Environmental Risk # 6 – Volatile Organic Compound Exposure (VOCs)
Volatile organic compounds are chemicals that become gaseous at room temperature. People are Virtually everyone is unknowingly exposed to thousands of different volatile organic compounds on a daily basis.
Come common sources of indoor VOCs are paints, household cleaning products, lacquers, disinfectants, air fresheners, pesticides, cosmetics, craft and hobby materials, and dry-cleaned clothing.
Furniture that was made from particle board and carpets are other potential sources of VOCs.
The health hazards will vary depending on the length of exposure and the nature of the compounds. However, the more time that young children, the elderly, and folks with respiratory conditions spend indoors, the greater is there risk.
Short term health effects can include headaches, dizziness, respiratory problems, loss of coordination, and throat and eye irritation. Long term health effects might include kidney damage, cancer, liver damage, and damage to the central nervous system.
In order to reduce many of these risks the simplest, lowest cost approach would be to prevent them from happening.
Environmental Risk # 7 – Storm Water Runoff
Storm water runoff happens when melting snow or rain flows over the ground around your home. Water-resistant surfaces such as sidewalks, driveways, and streets can stop storm water runoff from soaking into the ground.
Potential problems arise when storm water picks up chemicals, debris, dirt and other pollutants. The runoff then flows into storm sewers or directly into lakes, streams, wetlands, rivers or coastal waters.
Everything that enters into storm sewer systems continues to flow untreated until it becomes part of the water we use to drink, swim or fish in.
Environmental Risk # 8 – Drinking Water Wells
Shallow pumping wells are often used to provide drinking water because they are one of the low cost alternatives to deeper wells. However, there is a greater risk of contamination associated with these wells. That’s because any impurities that are on the surface of the surrounding land can easily reach the shallow sources.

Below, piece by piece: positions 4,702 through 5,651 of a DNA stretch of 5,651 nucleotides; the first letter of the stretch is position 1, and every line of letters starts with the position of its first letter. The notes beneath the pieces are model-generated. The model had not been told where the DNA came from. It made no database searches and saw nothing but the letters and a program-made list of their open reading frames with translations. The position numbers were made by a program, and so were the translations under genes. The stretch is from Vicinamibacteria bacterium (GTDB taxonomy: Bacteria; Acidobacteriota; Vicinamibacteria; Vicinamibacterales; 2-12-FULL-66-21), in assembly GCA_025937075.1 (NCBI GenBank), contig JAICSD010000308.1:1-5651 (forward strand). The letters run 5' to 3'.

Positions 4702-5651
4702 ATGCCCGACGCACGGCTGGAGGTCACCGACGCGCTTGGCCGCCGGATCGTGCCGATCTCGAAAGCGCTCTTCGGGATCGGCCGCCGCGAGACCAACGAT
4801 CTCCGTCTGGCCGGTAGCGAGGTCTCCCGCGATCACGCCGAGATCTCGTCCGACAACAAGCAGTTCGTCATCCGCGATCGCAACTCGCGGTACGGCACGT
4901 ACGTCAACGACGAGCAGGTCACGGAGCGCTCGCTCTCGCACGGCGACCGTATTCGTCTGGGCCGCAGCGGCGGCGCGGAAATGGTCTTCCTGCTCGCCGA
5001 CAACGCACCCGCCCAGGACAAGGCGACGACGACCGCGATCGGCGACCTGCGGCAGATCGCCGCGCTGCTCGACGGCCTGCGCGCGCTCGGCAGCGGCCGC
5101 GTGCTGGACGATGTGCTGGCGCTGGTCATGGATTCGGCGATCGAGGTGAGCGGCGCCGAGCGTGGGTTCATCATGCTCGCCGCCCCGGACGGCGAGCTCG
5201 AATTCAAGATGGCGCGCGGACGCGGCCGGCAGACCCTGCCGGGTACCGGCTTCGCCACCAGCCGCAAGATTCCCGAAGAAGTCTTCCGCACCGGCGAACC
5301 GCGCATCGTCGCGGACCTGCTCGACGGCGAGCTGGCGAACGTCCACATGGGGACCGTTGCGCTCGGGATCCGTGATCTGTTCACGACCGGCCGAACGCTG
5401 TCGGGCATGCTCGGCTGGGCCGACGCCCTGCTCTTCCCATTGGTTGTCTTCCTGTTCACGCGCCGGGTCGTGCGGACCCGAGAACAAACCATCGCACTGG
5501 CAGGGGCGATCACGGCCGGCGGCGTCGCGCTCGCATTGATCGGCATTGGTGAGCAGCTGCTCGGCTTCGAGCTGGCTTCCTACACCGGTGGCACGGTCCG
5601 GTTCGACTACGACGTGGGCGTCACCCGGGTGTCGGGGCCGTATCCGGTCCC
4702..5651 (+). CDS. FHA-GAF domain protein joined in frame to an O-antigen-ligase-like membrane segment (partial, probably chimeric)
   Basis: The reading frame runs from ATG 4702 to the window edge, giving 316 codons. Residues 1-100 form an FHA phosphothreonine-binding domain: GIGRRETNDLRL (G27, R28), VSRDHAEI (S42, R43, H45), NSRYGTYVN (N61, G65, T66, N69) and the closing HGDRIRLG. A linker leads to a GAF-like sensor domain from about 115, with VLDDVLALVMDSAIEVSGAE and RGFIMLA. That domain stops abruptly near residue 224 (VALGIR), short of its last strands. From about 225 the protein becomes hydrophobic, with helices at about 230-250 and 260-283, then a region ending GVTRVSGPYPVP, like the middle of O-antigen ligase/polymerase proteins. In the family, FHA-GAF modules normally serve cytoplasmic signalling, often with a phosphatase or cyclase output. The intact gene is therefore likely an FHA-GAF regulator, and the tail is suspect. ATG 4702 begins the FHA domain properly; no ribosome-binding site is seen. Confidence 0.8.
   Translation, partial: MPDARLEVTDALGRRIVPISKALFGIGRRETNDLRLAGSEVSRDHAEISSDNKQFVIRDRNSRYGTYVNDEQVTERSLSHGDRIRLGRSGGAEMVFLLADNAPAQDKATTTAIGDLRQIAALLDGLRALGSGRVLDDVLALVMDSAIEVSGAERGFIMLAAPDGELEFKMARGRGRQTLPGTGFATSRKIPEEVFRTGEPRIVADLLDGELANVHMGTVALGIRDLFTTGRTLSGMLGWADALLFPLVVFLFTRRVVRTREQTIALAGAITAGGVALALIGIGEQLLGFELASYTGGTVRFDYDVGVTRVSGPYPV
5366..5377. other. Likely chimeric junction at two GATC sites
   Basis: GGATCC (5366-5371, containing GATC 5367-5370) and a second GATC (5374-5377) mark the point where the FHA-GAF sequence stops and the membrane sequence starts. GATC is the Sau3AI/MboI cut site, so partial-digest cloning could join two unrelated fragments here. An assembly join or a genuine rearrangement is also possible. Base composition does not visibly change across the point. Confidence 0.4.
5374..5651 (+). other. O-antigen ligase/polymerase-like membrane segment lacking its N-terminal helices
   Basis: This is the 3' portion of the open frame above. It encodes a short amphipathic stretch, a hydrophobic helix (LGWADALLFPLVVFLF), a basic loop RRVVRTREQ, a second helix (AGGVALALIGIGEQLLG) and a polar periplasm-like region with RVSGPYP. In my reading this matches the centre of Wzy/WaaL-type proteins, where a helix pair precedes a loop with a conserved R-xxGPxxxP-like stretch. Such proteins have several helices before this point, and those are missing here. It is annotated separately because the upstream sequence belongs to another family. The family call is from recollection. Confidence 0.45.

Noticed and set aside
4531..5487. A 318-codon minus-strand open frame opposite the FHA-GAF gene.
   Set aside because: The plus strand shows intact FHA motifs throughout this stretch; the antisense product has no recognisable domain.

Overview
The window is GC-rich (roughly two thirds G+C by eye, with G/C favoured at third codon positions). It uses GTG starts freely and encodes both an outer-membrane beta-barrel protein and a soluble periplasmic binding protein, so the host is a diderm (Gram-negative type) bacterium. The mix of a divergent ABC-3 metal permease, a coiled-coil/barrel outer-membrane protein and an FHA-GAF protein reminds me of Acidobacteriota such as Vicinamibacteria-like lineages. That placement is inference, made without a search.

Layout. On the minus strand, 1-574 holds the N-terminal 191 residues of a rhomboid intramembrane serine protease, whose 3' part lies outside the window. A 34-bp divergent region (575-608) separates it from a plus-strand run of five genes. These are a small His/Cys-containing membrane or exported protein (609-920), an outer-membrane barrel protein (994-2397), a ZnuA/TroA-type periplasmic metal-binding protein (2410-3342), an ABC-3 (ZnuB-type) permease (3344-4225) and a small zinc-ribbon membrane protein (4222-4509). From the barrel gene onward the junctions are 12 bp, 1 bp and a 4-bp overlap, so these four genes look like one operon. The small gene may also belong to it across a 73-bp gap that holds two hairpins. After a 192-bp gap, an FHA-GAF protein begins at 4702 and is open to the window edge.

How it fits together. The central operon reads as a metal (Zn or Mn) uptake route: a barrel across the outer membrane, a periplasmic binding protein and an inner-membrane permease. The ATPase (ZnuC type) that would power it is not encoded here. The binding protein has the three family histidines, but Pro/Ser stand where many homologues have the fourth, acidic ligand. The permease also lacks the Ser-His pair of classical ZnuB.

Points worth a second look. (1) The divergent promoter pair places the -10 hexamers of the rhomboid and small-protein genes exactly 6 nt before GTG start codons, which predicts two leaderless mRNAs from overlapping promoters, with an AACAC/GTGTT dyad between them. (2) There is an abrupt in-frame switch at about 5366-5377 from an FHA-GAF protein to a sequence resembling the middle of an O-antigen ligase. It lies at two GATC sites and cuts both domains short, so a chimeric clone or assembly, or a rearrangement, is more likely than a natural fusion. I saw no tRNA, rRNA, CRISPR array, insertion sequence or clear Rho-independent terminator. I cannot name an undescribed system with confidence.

Potential contamination can be caused by viruses such as hepatitis A and E, bacteria, fungi, parasites, and chemicals such as pesticides, dry-cleaning, fuel additives, and volatile organic compounds from gasoline.
Environmental Risk # 9 – Household Wastewater Treatment
Household wastewater carries bodily wastes, dirt, grease, food and soap out of your house and into a wastewater treatment system. Wastewater systems such as septic tanks are designed to break down and remove contaminants before they can enter groundwater or nearby streams, lakes and wetlands.
If your septic is on-site and cannot handle the load requirements or if it is old or was improperly installed or maintained then it probably does not meet the latest safety standards.
Environmental Risk # 10 – Air Conditioning Systems
If improperly cared for air-conditioning systems can promote the spread and the growth of microorganisms such as thermophilic actinomycetes and Legionella pneumophilia, which is the infectious agent that caused Legionnaires’ diseases.
Health hazards can often be avoided by treating the cooling tower with a chlorine treatment.
Air conditioning can also cause dehydration and can have negatively effect on skin, causing it to dry out.
Environmental Risks # 11 – Household Trash
Household trash includes things such as old newspapers, cans, bottles, kitchen waste such as residues from meat, fish and rice preparation, vegetable peelings, plastic bags, and left-over foods. If not properly managed, household trash and household waste can cause a wide variety of health problems.
If garbage is left to pile up in front of a house then rats, dogs, cats and other scavengers can scatter the garbage. Much of it will end up in sewage systems and canals.